The Institute of Public Health in Ireland (IPH) submitted the below response to the recent Citizens’ Assembly meeting (10 June 2017) on ‘How we respond to the Challenges and Opportunities of an Ageing Population’.
The IPH response was as follows:
Challenges and Opportunities of an Ageing Population
Beard and Bloom writing in the Lancet in 2015 stated:
“Worldwide, populations are rapidly ageing. This demographic shift presents both opportunities and challenges….Many of the challenges associated with population ageing can be addressed by changes in behaviour and policy, especially those that promote good health in older age. However, so far, the debate on how best to achieve these changes has been narrow in scope. A comprehensive public health approach to population ageing that responds to the needs, capacities, and aspirations of older people and the changing contexts in which they function is needed” (Beard and Bloom 2015)
Ageing is unquestionably one of the great success stories in modern society for public health and for society as a whole. Advances in medical science, improved diet and living conditions and better healthcare have resulted in people living much longer lives and in the growth of the number of older people.
Today, on the island of Ireland, there are over one million people aged 60 and over and by 2041, 30% of the population will be aged over 60. Average life expectancy in the last century has risen in the Republic of Ireland for men at birth by 24.7 years and for women by 28.6 years (CSO, 2016). However, although we are living for longer, the picture on years spent in good health as a percentage of life expectancy is less clear, i.e. healthy years may not be increasing at the same pace as total life expectancy.
Looking forward, our ageing population in Ireland, North and South will have a major impact on the 21st Century in personal, social and economic spheres. This will require a significant policy response both nationally and internationally in areas such as the health, transport, work, pensions, home and residential care, lifelong learning and sustainable communities.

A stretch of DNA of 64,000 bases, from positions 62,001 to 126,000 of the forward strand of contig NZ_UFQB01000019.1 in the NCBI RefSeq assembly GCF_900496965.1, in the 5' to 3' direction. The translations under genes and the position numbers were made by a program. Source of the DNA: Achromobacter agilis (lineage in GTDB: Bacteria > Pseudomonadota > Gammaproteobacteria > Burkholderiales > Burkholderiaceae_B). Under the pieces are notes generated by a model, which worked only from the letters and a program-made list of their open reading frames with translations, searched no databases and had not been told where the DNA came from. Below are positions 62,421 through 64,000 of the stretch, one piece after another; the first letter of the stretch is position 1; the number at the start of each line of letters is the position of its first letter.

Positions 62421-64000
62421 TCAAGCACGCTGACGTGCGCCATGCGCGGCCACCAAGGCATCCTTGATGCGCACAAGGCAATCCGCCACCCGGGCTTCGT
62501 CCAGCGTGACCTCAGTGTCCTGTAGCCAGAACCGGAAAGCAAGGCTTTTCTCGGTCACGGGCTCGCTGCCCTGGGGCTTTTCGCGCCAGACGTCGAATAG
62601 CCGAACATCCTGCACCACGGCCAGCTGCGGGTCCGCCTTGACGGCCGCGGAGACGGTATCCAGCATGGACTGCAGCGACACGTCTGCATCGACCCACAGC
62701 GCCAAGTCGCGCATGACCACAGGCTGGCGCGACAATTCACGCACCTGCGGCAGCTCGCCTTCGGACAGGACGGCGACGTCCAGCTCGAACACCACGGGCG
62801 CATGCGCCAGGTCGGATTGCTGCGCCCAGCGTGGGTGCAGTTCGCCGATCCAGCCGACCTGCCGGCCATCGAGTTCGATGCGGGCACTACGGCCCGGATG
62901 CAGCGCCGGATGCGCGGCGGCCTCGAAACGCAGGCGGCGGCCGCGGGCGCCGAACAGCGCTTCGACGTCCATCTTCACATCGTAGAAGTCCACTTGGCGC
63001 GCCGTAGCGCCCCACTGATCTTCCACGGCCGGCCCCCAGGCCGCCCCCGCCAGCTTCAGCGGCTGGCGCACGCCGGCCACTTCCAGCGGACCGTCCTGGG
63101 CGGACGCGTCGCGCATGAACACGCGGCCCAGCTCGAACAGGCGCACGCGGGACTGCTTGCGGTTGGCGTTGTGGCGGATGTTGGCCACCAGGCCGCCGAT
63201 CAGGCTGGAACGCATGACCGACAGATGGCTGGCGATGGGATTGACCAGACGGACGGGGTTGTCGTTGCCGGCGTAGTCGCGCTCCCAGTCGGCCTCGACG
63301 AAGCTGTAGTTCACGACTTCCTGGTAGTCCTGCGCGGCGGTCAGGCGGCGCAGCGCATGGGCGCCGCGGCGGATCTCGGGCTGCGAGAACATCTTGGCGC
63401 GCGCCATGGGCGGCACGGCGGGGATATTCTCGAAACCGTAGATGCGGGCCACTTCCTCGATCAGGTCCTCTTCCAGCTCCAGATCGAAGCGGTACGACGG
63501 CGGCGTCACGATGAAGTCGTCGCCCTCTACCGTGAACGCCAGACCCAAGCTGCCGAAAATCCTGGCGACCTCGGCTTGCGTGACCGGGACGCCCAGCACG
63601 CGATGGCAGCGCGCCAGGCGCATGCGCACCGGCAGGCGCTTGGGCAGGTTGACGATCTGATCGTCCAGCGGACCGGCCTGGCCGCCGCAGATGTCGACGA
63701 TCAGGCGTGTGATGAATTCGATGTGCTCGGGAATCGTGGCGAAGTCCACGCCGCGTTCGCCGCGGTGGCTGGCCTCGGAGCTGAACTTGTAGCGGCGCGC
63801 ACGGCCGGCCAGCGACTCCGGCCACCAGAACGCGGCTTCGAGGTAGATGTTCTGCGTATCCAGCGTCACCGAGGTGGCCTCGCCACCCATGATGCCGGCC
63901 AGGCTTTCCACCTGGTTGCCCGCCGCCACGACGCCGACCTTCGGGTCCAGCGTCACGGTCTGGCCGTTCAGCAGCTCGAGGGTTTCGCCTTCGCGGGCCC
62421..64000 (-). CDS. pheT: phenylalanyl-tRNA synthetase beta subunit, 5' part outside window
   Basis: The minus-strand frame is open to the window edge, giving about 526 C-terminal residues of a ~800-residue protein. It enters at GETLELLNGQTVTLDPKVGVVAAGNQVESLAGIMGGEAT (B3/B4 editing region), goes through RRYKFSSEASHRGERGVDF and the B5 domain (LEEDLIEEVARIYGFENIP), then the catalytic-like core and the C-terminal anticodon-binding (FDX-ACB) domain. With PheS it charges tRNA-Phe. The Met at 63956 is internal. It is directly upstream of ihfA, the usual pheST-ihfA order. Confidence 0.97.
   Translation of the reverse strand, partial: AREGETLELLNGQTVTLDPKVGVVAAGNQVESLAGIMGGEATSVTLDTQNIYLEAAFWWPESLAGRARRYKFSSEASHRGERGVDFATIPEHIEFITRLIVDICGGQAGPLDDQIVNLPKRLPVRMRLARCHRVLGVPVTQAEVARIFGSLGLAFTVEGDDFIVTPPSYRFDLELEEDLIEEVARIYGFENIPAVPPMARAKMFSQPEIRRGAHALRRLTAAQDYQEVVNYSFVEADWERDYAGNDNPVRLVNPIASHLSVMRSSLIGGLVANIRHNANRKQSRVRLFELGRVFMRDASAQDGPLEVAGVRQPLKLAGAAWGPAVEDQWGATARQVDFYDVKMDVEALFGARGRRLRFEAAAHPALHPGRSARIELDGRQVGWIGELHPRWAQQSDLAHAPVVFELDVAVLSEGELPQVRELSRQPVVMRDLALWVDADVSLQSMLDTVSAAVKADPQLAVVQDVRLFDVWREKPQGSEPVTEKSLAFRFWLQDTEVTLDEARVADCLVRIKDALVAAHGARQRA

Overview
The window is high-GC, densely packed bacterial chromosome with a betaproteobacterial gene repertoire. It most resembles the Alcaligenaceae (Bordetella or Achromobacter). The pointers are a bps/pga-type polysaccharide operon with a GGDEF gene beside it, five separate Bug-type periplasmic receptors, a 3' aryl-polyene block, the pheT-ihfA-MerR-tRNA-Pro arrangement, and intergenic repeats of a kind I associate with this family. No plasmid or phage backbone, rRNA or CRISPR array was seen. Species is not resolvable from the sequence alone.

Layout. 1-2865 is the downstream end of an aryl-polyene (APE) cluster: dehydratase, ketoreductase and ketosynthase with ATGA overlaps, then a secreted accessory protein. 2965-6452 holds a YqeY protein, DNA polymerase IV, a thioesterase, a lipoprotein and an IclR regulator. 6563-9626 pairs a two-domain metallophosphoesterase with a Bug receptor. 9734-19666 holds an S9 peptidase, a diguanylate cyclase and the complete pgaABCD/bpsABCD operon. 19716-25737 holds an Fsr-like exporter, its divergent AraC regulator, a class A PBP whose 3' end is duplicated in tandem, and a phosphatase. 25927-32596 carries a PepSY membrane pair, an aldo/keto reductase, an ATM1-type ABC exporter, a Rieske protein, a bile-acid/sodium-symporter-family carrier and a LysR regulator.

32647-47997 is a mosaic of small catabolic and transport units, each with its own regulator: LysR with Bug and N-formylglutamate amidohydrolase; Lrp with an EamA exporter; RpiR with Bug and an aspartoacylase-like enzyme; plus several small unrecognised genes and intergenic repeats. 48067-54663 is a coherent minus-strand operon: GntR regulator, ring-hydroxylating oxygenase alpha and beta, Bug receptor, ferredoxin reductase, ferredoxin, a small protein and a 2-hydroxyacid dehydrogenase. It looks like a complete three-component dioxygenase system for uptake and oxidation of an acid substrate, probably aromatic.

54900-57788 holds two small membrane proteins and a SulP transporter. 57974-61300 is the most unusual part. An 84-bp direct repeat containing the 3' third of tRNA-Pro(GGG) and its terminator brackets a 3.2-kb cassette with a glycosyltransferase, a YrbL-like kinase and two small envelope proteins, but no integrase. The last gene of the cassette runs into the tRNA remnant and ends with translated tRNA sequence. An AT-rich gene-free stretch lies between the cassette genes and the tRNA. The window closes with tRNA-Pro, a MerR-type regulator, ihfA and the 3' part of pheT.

How we respond to the Challenges and Opportunities of an Ageing Population is an excellent theme and I would strongly encourage the Assembly to consider in their discussions and considerations:
- The impact of socio-economic inequalities within older people and across the lifecycle on health and well-being;
- Gender differences and experiences of ageing and later life – health, social and economic;
- Interventions for addressing loneliness within the older population;
- Supporting increased physical activity among older people;
- Workforce planning for an ageing population.
The Assembly is taking place at an important time:
- Ageing research is a growing area in Ireland, North and South, with academic institutions across Ireland, increasingly recognising it as a priority area e.g. The Irish Longitudinal Study on Ageing led by Trinity College Dublin. Such research infrastructure and expertise in Ireland is a valuable evidence source to help inform considerations.
- The Healthy and Positive Ageing Initiative (HaPAI) has produced a National Indicators Report published in 2016 and holds valuable data at county level to illustrate regional issues.
- The Age Friendly Counties Programme is focused on the development of effective city and county-based initiatives.
- Minister McEntee of the Department of Health has formed a National Positive Ageing Forum, which has been established as part of the implementation of the National Positive Ageing Strategy.
- In September 2015, IPH established The Ageing Research and Development Division focusing on the connections between public health and ageing and promoting public health intelligence for better policy-making and improved services.
To conclude, this Assembly theme is a significant opportunity to highlight that Ireland’s growing population of older people plays a critical role in society, be this through volunteering, helping families with caring responsibilities, participation in the paid labour force or financial support to their families or the economy.
Finally in planning for the ‘opportunities and challenges’ of demographic change, we need to consider the needs, capacities, and aspirations of not only today’s older people but future generations.